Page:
Wilson's OB Jitney Comes to a Stop Jan. 28

News   Wilson's OB Jitney Comes to a Stop Jan. 28 Jitney, August Wilson's hugely-acclaimed look at denizens at a Pittsburgh cab stand, will end its commercial run at the Union Square Theatre Jan. 28, capping a four-month run following the show's transfer from Second Stage Theatre's home space in midtown. Jitney comes to a halt after 20 previews and 311 regular performances (the numbers include performances at both venues).

Jitney, August Wilson's hugely-acclaimed look at denizens at a Pittsburgh cab stand, will end its commercial run at the Union Square Theatre Jan. 28, capping a four-month run following the show's transfer from Second Stage Theatre's home space in midtown. Jitney comes to a halt after 20 previews and 311 regular performances (the numbers include performances at both venues).

Lauded by the New York Drama Critics Circle as the Best Play of the year, Jitney received unanimously strong reviews and won a special, non- competitive award from the Drama Desk for Outstanding Ensemble Performance. The show, which started previews April 8 and opened April 25 at Second Stage, was originally supposed to run through May 21 and then extended through July 16. The last extension was through Sept. 10, and the show then started up again in Union Square Sept. 19. The drama is produced by Center Theatre Group and Ben Mordecai, in association with Second Stage. (Prior to New York, Jitney began subscription previews Jan. 23 at the Mark Taper Forum and opened there Feb. 3 for a run through March 19.)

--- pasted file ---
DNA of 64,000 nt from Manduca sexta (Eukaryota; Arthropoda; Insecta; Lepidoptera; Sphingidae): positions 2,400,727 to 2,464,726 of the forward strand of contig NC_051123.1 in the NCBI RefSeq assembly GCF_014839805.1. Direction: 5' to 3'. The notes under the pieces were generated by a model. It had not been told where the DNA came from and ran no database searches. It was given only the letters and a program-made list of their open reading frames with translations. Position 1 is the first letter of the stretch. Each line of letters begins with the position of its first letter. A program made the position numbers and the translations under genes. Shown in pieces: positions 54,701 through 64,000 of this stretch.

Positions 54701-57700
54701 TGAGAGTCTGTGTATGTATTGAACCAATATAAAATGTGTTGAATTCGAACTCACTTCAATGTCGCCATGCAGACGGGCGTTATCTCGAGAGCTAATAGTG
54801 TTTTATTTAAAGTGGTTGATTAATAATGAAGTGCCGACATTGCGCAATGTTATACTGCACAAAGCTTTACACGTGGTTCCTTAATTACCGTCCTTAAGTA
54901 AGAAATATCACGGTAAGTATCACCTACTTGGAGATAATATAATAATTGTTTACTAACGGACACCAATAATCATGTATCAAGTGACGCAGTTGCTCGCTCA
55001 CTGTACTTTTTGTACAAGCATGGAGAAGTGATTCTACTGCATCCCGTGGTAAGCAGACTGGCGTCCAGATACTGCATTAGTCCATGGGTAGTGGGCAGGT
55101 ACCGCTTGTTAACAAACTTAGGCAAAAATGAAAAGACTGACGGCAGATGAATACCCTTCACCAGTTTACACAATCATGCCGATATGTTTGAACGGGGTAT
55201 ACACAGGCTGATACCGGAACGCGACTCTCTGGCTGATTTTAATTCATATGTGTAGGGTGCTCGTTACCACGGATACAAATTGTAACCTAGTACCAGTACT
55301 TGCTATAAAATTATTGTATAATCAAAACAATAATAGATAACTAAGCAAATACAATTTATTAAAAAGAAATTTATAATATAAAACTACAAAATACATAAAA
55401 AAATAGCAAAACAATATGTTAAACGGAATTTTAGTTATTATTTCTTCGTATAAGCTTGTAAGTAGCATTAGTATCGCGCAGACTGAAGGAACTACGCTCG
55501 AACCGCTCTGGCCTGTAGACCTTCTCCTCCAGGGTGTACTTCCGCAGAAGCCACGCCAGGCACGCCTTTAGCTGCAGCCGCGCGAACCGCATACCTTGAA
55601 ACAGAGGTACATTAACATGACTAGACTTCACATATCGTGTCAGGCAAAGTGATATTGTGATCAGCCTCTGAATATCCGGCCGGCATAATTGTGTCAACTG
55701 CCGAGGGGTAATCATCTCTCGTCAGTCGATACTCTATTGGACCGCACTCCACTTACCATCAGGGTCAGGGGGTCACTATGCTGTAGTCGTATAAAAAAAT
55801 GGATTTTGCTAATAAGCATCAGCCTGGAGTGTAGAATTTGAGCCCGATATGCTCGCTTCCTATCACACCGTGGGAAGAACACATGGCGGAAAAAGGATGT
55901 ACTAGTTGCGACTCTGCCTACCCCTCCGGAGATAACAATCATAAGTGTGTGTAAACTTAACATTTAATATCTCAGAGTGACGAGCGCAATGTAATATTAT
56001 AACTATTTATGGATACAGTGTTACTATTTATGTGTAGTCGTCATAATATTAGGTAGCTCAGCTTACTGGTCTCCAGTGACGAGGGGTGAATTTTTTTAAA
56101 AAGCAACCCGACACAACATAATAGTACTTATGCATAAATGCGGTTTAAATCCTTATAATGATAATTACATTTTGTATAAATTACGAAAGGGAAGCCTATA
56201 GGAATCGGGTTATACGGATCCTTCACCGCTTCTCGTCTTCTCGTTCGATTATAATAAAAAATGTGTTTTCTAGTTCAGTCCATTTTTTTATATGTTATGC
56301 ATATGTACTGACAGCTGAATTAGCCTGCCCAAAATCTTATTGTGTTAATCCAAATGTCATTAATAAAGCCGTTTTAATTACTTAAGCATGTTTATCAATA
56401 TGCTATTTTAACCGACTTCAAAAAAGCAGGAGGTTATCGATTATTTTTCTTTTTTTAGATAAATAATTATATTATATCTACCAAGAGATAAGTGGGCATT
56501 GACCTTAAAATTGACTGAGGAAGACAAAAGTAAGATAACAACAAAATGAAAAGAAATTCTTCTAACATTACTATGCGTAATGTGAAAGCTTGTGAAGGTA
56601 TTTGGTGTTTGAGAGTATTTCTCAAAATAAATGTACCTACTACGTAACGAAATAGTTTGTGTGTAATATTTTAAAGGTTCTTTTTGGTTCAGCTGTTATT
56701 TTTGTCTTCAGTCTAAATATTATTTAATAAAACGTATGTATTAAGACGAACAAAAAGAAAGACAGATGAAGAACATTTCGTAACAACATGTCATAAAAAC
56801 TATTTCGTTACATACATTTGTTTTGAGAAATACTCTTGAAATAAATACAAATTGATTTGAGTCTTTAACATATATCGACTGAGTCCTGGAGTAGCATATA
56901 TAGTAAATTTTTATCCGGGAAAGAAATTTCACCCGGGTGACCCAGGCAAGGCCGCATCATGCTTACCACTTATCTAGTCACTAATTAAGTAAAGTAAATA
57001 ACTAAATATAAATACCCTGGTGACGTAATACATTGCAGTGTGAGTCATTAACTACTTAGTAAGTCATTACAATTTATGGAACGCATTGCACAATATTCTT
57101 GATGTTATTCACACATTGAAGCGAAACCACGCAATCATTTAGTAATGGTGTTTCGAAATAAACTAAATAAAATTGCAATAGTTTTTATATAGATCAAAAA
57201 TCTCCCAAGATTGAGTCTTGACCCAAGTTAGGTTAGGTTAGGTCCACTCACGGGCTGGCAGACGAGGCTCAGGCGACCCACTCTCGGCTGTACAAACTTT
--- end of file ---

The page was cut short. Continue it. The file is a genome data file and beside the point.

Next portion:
Directed by Marion McClinton, the cast of Jitney currently includes (in alphabetic order), Russell Andrews, Willis Burks II, Paul Butler, Anthony Chisholm, Leo V. Finnie III, Stephen McKinley Henderson, Barry Shabaka Henley, Keith Randolph Smith and Nichole Briana White. As reported by the New York Times, for the last month of the run, Linda Powell will take over the role currently played by White. Powell's regional theatrical credits are somewhat dwarfed by her father's political ones: He's General Colin Powell, soon to be Secretary of State as part of the Bush administration.

Asked about the casting, Powell told the Times, "Marion [McClinton] has given me a job every year since 1996. He just made it in before the end of the year." A graduate of Circle in the Square's theatre school, Powell joins the Jitney company Dec. 26.

The show's creative also team comprises set designer David Gallo, costume designer Susan Hilferty, lighting designer Donald Holder and sound designer Rob Milburn. Narda Alcorn is the production stage manager. The first play written by Tony and Pulitzer Prize-winning playwright Wilson, Jitney offers a look into 1970s Pittsburgh and the lives of a group of black men scraping out a living in a gypsy cab company (or jitney station). The play's central character, Charles Becker, is the owner of the unlicensed company who must deal with the city's plan to board up his business. He's also thrown by his the return of his son, Booster (Lumbly), after 20 years in prison. Other Wilson works include Two Trains Running, Joe Turner's Come and Gone, The Piano Lesson, Seven Guitars and Fences. His King Hedley II is Broadway bound this spring, with Brian Stokes Mitchell and Leslie Uggams in the cast.